Classic case of think again for Ulster GAA chiefs
After the shockwave of High Court knockback, GAA chiefs face a damage limitation exercise
The prospect of Casement Park being transformed into one of the most modern sports venues in Ireland would appear to be further away than ever following the High Court decision to refuse planning development for the project as it is currently framed.
Confirmation that the ambitious venture will at best be stalled and at worst be scrapped altogether has sent shockwaves through the GAA in general and Ulster and Antrim in particular.
Casement is currently closed, being made ready for the proposed re-development which has now been put on hold.
But Antrim are certainly not allowing the grass to grow under their feet in terms of confronting what newly-appointed PRO Sean Fleming describes as "a very disappointing move."
Within hours of yesterday's decision, a meeting of the Antrim executive was convened at which the implications of the High Court decision were considered in detail.
"We have considered what our options are going forward but the fact of the matter is that we do not have a Plan B," admits schoolteacher Fleming.
"Our whole focus has been on seeing Casement Park transformed into one of the best stadiums in the country but that now seems highly unlikely.
"Obviously the Ulster Council has been driving this initiative and it is a big blow to all concerned that the overall project now looks like it will be jettisoned.
"This has ramifications for the GAA but it also has implications for Antrim.
"To give you an example as to how we are fixed at present, we have matches in the Dr McKenna Cup coming up next month and we are not exactly sure where we can play them.
"To put it bluntly, we haven't had our main home venue available to us for some time and this situation is sadly not going to change.
"Then we have our Allianz League programme to fulfil and, more pertinently, if we were fortunate to get drawn at home in, say, an All-Ireland qualifier in 2015 we would really have no suitable home venue at which to stage such an important fixture.
"We have obviously tolerated this situation since Casement Park was closed but have been fortified up to now by the hope that in 2016, as initially proposed, we might have had a spanking new home venue."
It is understood that Antrim will now set up a sub-committee to attempt to plot the way forward although the main thrust for action in this regard is likely to come from the Ulster Council.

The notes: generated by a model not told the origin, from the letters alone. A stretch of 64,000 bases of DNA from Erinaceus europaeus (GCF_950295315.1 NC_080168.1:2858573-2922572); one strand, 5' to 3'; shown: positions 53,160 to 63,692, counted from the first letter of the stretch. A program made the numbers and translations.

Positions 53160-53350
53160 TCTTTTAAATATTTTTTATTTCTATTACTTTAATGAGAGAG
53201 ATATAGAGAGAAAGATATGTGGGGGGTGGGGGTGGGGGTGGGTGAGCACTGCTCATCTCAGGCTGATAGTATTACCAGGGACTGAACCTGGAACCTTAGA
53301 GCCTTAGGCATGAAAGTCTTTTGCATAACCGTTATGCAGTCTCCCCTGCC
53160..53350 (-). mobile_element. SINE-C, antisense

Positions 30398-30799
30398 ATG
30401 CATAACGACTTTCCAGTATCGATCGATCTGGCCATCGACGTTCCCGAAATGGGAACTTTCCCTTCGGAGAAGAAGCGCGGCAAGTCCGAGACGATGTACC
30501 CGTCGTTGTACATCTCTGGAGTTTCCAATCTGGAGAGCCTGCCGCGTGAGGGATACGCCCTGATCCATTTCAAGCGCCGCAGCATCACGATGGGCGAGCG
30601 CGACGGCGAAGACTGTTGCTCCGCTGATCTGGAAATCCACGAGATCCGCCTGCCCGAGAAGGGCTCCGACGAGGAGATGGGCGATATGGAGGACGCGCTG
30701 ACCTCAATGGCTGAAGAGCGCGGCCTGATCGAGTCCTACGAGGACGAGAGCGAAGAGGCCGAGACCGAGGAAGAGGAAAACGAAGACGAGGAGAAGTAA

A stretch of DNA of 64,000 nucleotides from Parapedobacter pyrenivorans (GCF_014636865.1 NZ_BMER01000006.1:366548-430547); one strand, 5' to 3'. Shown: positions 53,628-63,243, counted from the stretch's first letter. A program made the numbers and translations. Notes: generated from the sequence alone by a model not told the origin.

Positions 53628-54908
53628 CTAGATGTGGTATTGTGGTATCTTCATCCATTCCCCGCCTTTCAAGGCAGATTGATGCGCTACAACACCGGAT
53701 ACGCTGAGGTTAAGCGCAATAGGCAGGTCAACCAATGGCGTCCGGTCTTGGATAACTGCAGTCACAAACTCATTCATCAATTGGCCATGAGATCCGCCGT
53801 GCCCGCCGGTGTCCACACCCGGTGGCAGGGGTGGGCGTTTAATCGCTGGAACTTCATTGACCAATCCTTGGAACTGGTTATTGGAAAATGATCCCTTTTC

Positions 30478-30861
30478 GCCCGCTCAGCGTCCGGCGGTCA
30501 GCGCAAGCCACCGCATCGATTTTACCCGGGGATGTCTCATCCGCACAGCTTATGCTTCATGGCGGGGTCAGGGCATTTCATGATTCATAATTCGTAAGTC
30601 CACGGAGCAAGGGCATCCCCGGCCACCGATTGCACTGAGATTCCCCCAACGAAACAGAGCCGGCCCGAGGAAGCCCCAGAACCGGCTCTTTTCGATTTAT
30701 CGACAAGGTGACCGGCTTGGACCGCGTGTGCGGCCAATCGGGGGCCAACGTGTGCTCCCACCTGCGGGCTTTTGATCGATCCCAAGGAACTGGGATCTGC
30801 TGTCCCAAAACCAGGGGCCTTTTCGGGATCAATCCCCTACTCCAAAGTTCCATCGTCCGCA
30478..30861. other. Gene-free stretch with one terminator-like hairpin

"We had all been looking forward to the refurbishment of Casement Park being stepped up but it now it looks as if it is to be halted altogether," adds Fleming.
"That's a devastating blow, a very disappointing move from every perspective."
While there is still a sliver of hope given that both the residents' body and the Project Board have been invited to consider fresh options and submit them to a further High Court hearing tomorrow, the indications are that the refurbishment of the famed venue, with £62 million of the overall cost ring-fenced from the public purse, is not considered viable
There had been optimism that the initiative would get the seal of approval despite the strong objections of the local residents' groups but now the Casement Park Project Board has been left to determine its future course of action
Tom Daly, a former Ulster Council GAA chairman, has been the driving force behind the development in his role as board chairman and has articulated that body's reaction to the decision.
"We are deeply disappointed by the outcome of the decision made Mr. Justice Horner," said Ballyshannon man Daly.
"The proposed redevelopment of Casement Park would have provided the opportunity of a world class provincial stadium for the GAA and the broader community in the heart of Belfast.
"The project would also have provided much needed economic and social benefits to West Belfast and beyond, including financial investment, new jobs, apprenticeships and community projects."
While the new stadium was envisaged as a flagship venue for the province, it was also seen as central to the ongoing development of the GAA at all levels within Antrim.
"The new stadium would have supported the GAA's plan to develop and grow grassroots gaelic games within Belfast and the county of Antrim," continued Daly.
"Over the coming weeks we will reflect on this decision and consider what the next steps are for the future of Casement Park."
The west Belfast venue has been out of use for some time as the Project Board endured a tense wait in the hope of obtaining planning approval and their anxiety has been shared by both the Ulster Council and the Antrim county board.
While the Project Board has undoubtedly been dealt a blow, there is now the very real fear that Casement Park, for so long the nerve centre of the GAA in Antrim, could fall into further disrepair.
The venue has served as the headquarters of the GAA in Antrim and has hosted inter-county matches in both hurling and football codes for decades
"It is sad to see the decline of Casement Park which for so long has been the hub of the GAA in Belfast. Hopefully some form of solution will be arrived," adds Sean Fleming.